On the ports front the Yoga 730 straddles old and new, with a combination of full-size USB and a single USB-C port. Why there's a whole port space wasted on a bespoke charging port, however, we don't know – it seems like a total waste of space that could have been instead used for an SD card slot (which, by the way, is entirely absent).
Packed within the body are JBL speakers which, when in the correct relative position, are loud and clear. Thing is, as the main ones are on the bottom of the laptop, if you sit the device on any material-covered surface like, say, your lap, then the output can end up being muffled. Sometimes the sound is projected in a way that sounds almost three-dimensional, which is great, but given the mass of space to the side of the keyboard we don't think these speakers are best positioned.
In summary, then, the Yoga 730 is a fairly large machine, but it's within the remit of portable for a 15-inch device. Besides, it's certainly versatile thanks to that hinge mechanism, while its display dominates to (more or less, bezel excluded) match the overall design footprint.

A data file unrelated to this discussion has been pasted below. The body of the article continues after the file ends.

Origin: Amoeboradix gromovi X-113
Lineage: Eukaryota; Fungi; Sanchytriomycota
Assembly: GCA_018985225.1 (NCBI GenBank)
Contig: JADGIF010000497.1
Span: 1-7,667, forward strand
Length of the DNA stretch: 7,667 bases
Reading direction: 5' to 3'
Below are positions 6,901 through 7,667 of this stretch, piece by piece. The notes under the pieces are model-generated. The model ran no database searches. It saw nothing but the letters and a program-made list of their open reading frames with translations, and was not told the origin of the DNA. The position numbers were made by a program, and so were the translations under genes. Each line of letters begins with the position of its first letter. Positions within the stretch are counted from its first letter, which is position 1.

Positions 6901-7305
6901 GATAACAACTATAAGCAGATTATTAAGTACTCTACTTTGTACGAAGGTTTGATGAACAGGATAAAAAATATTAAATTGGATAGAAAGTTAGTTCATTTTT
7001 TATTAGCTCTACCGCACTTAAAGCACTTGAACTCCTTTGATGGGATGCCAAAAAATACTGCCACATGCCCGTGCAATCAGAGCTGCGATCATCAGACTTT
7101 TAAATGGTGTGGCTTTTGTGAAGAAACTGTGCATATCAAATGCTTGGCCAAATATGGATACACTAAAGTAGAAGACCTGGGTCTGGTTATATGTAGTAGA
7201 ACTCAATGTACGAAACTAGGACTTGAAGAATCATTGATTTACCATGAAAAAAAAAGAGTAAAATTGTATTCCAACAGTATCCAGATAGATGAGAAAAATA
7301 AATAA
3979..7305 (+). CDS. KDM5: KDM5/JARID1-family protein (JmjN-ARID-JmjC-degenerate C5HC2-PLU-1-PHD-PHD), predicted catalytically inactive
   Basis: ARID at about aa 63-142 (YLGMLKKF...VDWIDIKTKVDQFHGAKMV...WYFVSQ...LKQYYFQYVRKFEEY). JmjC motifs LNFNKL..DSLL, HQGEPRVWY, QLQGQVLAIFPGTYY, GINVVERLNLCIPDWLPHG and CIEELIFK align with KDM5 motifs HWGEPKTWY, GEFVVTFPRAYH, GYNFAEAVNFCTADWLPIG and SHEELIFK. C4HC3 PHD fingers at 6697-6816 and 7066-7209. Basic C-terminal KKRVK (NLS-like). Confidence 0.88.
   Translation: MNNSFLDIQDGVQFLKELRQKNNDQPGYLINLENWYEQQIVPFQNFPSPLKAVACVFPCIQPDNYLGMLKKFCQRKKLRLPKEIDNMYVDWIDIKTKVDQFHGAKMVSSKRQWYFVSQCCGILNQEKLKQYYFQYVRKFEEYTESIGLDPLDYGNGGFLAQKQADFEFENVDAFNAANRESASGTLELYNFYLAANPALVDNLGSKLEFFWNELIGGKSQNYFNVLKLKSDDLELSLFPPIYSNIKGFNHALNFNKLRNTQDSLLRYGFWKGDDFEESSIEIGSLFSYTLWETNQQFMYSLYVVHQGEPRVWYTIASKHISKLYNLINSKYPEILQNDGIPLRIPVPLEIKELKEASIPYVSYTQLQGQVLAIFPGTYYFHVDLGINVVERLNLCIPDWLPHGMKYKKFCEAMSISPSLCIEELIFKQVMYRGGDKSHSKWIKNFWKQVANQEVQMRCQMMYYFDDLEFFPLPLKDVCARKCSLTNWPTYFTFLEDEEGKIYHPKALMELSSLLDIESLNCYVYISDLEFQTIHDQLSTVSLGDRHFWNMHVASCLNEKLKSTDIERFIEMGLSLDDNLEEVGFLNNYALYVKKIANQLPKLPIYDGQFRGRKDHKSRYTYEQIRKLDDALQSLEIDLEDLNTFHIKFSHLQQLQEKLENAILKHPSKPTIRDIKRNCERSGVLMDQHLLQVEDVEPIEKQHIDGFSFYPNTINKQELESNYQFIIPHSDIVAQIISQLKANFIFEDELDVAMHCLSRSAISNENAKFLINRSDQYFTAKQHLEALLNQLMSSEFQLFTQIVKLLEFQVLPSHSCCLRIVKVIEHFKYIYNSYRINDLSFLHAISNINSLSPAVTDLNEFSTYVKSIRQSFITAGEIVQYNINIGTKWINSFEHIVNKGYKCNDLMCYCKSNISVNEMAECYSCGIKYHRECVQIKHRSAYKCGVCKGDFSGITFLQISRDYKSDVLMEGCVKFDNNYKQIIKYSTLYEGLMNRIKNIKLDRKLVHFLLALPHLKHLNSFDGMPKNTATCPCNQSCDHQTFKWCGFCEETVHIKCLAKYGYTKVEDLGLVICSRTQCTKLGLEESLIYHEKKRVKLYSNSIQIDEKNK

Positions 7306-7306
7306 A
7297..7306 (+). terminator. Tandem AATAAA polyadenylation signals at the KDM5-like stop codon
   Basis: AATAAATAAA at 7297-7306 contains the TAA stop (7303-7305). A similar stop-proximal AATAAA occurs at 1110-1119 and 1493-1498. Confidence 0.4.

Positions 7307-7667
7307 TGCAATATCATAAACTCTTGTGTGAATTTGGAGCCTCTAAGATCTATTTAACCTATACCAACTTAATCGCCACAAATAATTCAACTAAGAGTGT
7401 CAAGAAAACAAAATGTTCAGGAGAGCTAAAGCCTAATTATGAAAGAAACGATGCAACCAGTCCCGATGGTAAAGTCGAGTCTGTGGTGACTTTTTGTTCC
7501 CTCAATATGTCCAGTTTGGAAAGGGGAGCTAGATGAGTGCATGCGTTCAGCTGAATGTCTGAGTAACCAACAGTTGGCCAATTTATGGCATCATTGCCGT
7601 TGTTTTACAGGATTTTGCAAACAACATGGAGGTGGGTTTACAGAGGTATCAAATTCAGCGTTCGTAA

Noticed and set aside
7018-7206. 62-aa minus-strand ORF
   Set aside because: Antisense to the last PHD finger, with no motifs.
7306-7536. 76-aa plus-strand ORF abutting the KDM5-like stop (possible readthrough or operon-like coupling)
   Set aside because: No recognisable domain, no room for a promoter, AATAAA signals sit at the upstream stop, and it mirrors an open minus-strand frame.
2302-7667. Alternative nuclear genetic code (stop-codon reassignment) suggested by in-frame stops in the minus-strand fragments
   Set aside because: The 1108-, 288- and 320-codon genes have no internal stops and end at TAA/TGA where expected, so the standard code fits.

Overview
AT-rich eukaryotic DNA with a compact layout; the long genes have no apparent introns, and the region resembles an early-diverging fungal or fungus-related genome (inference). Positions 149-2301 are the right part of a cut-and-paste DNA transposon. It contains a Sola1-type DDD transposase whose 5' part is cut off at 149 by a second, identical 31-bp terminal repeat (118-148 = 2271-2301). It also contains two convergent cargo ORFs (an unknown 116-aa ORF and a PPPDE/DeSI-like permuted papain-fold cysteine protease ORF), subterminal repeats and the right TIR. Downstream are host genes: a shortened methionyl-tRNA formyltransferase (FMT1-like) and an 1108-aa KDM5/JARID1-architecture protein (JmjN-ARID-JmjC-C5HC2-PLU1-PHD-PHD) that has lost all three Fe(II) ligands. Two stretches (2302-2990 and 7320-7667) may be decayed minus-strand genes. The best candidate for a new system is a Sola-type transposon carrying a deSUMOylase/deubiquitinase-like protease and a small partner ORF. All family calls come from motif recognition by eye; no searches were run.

- 15-inch LCD touchscreen with LED backlight
- As reviewed: 3840 x 2560 resolution (4K)
- Left/right bezel is 6.5mm (5.5mm in 13in)
The Yoga 730 is all about its screen, with left/right/top bezel that's less than the 2018 MacBook Air (which we're sat looking at across the room as we type thiss – it's feeling relegated by this Windows beastie). The 15-inch Yoga has 6.5mm bezel to the left and right, while the 13-inch model shaves a further millimetre off that.
There's a bit of a problem, though, and that's with the Yoga's bottom bezel. It's absolutely massive. And there's nothing housed within it, so this large black border just seems a bit pointless – a criticism we've previously asserted with this product line. Having this larger bezel makes the overall product footprint larger than it needs to be, too, which is something that could and should be addressed for the future. It's not an eyesore, it's just the knock-on effect to the product's overall size and mass.